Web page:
Like us in Wordshelf, you might be a 90s kid that hit adolescence in early 2000s. And if you watch PEN15, a Hulu original series that some people call ‘the best series of 2019 yet’, you’ll feel like you’re there again.

Even if the setting of the series takes place way over in the United States.

It tells the story of the coming of age of two 13-year olds, Maya and Anna, played by the real-life 31-year olds Maya and Anna. Creepy? At first. But as you go along, you barely feel uncomfortable again because 1) they play the roles of teenagers brilliantly that you forget that the wrinkles in their foreheads and eyes are abnormal for adolescents, and 2) you will feel a million times more disturbed if it HAD been played by real 13-year olds.

Imagine if you watch a real teenager act out the scenes of masturbation, menstruation, smoking, and trying out thongs on screen. Uneasy, right? But the series is genius in the way that it deals with the unspoken struggles of being uncool, outcast, loser teenage girl where they are awarded as the ugliest girl in school who happens to be Japanese, with an equally uninteresting best friend with no memorable features or dazzling good looks. But even if they had not been the unpopular ones, the series would still feel very familiar because every girl transitioning into adulthood would relate to the confusion, isolation, and excitement that are portrayed.

From the podcast reviews (almost all of them talked about it!) and Internet ones, they unanimously say that the series trigger them emotionally—for being not only nostalgic but painfully true. And let’s face it, those teenage years we went through left some scars we’re still trying to deal with, right?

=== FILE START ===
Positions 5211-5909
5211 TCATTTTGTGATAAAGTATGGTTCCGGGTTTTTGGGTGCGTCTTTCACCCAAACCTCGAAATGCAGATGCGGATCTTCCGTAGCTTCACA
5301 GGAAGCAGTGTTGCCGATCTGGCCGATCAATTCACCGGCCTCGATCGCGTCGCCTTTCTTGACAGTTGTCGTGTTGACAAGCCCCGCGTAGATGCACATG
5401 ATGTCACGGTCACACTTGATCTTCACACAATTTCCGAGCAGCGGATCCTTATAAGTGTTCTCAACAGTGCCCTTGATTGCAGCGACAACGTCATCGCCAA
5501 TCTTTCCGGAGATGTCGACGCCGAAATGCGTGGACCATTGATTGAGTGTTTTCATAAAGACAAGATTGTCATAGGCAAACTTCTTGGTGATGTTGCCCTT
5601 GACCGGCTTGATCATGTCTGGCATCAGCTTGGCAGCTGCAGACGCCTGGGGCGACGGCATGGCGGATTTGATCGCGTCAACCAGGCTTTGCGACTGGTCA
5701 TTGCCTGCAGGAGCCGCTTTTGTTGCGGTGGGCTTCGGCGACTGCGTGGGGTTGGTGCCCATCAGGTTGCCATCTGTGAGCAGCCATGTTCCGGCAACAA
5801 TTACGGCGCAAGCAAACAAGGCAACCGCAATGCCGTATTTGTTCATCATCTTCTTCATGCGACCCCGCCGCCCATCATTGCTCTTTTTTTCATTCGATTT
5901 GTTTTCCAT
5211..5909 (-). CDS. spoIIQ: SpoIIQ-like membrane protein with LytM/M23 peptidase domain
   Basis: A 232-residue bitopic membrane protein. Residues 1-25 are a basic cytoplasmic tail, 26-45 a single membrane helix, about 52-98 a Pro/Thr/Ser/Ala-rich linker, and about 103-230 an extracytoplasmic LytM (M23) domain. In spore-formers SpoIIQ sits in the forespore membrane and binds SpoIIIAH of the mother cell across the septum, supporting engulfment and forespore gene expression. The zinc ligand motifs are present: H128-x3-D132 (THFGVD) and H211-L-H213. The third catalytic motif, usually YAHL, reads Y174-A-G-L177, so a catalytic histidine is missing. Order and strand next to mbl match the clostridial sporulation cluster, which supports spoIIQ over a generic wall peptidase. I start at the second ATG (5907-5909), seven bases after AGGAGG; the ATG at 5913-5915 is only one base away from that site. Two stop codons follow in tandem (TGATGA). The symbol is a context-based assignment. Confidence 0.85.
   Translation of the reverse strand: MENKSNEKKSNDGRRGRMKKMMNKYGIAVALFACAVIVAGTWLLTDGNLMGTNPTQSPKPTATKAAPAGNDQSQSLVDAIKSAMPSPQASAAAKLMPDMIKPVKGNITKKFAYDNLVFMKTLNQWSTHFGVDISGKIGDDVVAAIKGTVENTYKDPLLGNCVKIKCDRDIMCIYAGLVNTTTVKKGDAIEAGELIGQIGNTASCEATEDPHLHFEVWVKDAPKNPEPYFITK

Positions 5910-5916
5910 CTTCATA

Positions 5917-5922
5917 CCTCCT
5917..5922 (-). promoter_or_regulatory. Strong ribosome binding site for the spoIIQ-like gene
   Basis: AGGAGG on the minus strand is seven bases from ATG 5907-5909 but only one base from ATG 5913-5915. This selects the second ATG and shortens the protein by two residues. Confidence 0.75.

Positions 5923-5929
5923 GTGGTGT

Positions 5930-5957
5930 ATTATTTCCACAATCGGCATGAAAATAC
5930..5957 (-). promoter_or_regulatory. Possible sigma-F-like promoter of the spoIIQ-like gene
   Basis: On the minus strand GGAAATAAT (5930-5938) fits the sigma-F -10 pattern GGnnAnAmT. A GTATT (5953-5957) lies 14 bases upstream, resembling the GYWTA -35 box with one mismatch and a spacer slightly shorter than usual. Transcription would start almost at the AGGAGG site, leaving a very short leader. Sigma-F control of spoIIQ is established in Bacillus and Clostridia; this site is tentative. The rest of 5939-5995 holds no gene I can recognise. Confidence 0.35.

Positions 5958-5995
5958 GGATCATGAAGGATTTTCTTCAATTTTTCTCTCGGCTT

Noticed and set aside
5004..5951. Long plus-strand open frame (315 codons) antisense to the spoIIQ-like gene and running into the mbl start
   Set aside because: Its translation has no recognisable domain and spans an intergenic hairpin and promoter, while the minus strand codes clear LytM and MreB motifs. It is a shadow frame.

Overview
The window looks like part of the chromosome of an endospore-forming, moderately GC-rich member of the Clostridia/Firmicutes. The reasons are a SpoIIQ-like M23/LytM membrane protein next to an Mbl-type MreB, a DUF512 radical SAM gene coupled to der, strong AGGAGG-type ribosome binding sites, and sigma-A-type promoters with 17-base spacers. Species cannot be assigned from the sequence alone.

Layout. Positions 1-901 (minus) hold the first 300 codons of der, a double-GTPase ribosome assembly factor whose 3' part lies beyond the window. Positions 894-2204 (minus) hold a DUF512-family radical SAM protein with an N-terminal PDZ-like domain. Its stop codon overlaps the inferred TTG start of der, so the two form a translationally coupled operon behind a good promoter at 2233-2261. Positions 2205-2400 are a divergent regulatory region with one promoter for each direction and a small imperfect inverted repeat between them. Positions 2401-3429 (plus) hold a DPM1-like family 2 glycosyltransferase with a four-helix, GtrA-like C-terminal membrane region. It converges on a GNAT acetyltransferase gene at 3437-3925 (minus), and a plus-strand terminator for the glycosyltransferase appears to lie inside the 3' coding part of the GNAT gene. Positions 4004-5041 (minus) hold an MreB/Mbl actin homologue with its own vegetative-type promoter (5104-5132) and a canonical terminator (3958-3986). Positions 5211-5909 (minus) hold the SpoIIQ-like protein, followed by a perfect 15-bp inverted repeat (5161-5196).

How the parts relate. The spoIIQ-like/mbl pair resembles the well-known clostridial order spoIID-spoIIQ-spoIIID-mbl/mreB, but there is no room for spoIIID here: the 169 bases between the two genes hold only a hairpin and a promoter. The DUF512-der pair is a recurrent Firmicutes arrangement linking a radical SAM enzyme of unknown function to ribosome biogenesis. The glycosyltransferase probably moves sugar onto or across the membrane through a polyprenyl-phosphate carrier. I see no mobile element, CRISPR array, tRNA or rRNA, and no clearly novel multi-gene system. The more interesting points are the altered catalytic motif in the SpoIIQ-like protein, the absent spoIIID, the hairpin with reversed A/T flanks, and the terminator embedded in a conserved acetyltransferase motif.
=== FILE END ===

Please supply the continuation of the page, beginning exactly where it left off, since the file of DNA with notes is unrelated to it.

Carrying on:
And somehow, it feels very homey to once again see girls in their teen years not wearing make-up or high heels, and just being a kid.

The show tackles on various issues that are barely addressed by the parents, school, and much less by the entertainment media. From friendship to sexuality, it explores them in comedic, sometimes disturbing ways. And the comedy is hilarious, as well.

For me, who was never into Spice Girls or exploring my sexuality as much (because it’s Indonesia, duh!), the troubles we went through just to connect to the Internet made me laugh out-effin’-loud. I remember those days we chat our crushes anonymously via instant messenger and staying up all night to surf the Internet for random things. I also remember feeling left out by my closest people like Maya did, just because it’s a template phase most teens go through.

All in all, PEN15 (which if you haven’t noticed by now reads as penis) is an enjoyable, brilliant, and light-shattering series that are worth our time. If you still aren’t convinced by the brilliance of it, listen to the guys who were mind-blown from discovering how eerily similar teenage girls behave compared to teenage boys. That ought to  assure you.

There are things to learn from everyone here. Definitely.

Indiena Saraswati